Two of the biggest names in the auto industry are joining forces to create a behemoth. Fiat Chrysler and Peugeot’s owner PSA said on Thursday they plan to merge through a 50-50 share swap, creating the world’s fourth-biggest automaker.
The boards of the two groups have mandated their respective teams to finalise discussions and reach a binding memorandum of understanding in the coming weeks, the two automakers said in a joint statement.
FCA’s Chairman John Elkann will chair the combined group, while Peugeot’s Chief Executive Carlos Tavares will be the new CEO.
The deal comes at a time when carmakers are grappling with a global downturn in demand and looking to develop technologically advanced, cleaner car models to meet ever more stringent anti-pollution rules.
The merger, once completed, is expected to generate 3.7 billion euros ($4.1bn) in annual synergies, without any plant closures, they said.
Prior to the completion of the deal, Fiat Chrysler (FCA) will pay its shareholders a 5.5bn euro ($6.1bn) special dividend and hand them its shares in its robot-making unit Comau, they said.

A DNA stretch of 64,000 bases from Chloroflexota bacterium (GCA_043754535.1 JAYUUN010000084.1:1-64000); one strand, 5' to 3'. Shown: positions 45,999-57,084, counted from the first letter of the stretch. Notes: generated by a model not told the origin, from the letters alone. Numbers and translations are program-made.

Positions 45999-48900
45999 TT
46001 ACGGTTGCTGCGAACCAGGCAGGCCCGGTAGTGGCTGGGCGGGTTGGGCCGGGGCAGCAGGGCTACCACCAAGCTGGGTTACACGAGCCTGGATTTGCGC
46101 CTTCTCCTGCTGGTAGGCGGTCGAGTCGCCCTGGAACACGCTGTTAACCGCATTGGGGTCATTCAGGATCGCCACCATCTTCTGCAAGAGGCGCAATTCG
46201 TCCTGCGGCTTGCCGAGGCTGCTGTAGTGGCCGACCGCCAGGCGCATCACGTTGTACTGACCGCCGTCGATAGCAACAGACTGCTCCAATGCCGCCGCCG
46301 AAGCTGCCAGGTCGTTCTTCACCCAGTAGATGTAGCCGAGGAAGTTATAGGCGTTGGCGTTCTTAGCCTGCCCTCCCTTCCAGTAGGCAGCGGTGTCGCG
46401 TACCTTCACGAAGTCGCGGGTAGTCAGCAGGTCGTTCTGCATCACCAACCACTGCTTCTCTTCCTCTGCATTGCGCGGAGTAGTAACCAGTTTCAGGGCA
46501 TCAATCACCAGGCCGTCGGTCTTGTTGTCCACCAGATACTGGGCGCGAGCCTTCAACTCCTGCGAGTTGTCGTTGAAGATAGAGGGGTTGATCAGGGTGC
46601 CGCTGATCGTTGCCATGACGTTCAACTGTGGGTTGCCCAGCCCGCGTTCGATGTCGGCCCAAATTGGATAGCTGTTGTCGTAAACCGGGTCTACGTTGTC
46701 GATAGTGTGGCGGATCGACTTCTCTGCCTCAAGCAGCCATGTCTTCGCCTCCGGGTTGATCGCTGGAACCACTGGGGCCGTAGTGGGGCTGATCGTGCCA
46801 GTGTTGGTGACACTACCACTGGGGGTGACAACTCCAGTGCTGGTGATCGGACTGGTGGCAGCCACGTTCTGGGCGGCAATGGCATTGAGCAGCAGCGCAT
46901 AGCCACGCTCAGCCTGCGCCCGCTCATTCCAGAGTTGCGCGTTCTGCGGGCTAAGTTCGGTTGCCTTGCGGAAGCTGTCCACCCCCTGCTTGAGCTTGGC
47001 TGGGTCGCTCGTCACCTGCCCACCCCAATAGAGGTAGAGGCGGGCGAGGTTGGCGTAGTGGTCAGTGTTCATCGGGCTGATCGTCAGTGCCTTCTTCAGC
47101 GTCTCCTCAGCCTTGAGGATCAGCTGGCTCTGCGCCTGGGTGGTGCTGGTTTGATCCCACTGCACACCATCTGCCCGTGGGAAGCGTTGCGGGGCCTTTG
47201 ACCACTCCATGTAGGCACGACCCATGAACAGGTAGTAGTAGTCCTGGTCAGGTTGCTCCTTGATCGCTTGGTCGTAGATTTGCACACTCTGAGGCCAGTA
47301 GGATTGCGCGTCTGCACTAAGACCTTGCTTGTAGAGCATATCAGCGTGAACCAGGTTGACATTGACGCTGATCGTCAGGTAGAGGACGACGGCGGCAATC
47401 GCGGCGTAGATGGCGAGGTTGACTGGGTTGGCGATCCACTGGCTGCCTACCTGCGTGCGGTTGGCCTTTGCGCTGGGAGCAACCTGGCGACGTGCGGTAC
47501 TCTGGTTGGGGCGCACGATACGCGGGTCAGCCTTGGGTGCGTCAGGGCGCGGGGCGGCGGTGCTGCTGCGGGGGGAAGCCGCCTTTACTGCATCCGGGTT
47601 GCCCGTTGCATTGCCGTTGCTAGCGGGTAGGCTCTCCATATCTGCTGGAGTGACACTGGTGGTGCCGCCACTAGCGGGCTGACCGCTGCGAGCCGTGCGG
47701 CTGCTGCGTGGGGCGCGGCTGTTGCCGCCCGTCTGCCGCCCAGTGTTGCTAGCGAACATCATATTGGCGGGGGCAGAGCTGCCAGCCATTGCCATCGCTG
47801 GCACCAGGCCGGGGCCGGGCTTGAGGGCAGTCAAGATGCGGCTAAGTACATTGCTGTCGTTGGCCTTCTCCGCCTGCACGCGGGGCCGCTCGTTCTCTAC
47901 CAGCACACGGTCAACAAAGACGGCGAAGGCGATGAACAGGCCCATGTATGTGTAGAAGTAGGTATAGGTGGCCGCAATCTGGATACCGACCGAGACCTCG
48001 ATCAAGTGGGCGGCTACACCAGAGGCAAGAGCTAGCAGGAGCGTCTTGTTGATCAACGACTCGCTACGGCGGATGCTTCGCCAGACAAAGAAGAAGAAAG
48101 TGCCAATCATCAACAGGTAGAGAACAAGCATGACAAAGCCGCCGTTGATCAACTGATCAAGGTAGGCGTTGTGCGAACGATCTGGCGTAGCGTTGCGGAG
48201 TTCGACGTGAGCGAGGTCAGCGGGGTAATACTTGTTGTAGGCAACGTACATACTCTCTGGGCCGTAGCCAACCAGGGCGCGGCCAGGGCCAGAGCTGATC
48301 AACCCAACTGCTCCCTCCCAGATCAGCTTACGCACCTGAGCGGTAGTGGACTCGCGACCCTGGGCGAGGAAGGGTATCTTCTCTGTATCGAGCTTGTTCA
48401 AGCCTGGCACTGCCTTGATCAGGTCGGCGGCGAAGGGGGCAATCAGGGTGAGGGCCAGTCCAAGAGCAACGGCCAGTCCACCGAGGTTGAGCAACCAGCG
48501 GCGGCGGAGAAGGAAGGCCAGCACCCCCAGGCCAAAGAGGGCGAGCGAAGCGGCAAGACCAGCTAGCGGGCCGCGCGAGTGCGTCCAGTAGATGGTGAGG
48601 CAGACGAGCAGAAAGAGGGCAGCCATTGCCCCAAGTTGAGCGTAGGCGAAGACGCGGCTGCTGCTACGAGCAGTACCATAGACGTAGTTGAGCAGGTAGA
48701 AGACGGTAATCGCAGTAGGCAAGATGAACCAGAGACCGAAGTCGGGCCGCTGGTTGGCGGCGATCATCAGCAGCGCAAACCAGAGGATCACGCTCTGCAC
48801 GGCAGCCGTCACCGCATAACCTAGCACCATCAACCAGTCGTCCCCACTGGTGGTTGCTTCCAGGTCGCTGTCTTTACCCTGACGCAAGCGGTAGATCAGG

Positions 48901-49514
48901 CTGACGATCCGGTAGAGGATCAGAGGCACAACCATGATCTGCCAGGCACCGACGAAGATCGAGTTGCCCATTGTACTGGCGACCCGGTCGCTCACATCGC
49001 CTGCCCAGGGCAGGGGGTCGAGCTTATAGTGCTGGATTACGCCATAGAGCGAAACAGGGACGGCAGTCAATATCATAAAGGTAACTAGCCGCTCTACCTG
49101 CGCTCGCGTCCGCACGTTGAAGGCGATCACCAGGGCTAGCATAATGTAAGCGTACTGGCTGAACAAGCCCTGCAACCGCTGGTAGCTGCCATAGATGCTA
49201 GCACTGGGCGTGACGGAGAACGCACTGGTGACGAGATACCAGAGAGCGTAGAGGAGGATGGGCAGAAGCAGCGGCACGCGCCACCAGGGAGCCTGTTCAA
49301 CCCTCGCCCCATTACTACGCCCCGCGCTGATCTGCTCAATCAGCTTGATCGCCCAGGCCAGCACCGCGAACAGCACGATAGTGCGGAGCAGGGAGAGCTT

In addition, Peugeot will distribute to its shareholders its 46 percent stake in auto-part maker Faurecia.
French Finance Minister Bruno Le Maire welcomed the deal, saying it would give the two groups the critical mass needed to invest in cleaner technologies and meet industry challenges.
“The government will be particularly vigilant over preserving (the group’s) industrial footprint in France,” the finance ministry added in a statement.
The combined group, which will be headquartered in the Netherlands, will have an 11-person board, with six members coming from Peugeot including Chief Executive Tavares, and five from FCA including Chairman Elkann.
Shares will be listed in Paris, Milan and New York.